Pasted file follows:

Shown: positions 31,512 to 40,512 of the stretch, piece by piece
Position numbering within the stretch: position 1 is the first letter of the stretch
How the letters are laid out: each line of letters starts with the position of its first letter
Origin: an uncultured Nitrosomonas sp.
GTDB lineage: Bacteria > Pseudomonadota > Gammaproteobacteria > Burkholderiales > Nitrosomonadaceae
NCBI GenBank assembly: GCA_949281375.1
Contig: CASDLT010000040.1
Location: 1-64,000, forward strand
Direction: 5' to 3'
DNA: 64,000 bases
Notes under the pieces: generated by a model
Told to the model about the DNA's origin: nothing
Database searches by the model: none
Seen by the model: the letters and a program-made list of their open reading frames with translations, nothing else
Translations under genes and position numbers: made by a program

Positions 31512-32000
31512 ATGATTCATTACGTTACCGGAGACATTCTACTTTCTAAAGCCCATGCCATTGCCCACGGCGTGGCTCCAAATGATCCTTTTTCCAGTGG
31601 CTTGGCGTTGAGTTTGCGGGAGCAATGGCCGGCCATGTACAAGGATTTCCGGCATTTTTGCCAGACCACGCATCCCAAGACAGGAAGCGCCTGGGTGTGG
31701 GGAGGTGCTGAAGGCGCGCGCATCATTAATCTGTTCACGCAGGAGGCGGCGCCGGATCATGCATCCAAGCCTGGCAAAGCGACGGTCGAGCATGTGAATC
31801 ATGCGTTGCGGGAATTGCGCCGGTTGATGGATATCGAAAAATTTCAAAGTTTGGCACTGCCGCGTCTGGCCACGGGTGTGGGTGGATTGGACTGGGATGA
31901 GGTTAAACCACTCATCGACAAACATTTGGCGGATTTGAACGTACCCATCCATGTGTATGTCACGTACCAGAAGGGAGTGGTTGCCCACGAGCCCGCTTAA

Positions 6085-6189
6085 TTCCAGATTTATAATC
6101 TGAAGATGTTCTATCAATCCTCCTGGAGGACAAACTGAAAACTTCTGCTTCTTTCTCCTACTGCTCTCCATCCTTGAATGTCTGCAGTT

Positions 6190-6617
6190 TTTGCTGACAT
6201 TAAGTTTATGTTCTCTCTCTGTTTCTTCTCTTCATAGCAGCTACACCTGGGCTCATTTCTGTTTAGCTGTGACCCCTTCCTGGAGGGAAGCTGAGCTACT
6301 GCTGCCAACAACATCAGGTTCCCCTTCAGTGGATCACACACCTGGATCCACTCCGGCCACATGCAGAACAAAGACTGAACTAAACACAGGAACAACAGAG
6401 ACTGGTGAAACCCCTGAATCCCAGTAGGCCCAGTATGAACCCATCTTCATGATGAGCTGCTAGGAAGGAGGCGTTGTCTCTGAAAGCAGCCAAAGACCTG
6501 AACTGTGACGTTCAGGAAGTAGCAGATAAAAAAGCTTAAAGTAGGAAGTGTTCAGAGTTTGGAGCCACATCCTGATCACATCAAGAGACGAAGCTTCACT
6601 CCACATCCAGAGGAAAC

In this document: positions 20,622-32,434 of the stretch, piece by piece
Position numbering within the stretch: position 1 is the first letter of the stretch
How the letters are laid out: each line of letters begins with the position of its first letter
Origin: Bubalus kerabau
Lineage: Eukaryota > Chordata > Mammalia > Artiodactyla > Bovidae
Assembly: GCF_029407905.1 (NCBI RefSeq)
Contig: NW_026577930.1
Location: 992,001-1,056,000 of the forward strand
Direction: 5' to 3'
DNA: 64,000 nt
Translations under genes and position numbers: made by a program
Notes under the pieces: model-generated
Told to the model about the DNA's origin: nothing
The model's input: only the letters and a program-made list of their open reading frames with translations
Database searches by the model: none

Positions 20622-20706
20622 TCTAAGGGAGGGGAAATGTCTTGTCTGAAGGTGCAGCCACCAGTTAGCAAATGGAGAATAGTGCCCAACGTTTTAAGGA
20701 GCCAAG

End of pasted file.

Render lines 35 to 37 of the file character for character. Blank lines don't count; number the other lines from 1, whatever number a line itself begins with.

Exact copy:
Origin: Bubalus kerabau
Lineage: Eukaryota > Chordata > Mammalia > Artiodactyla > Bovidae
Assembly: GCF_029407905.1 (NCBI RefSeq)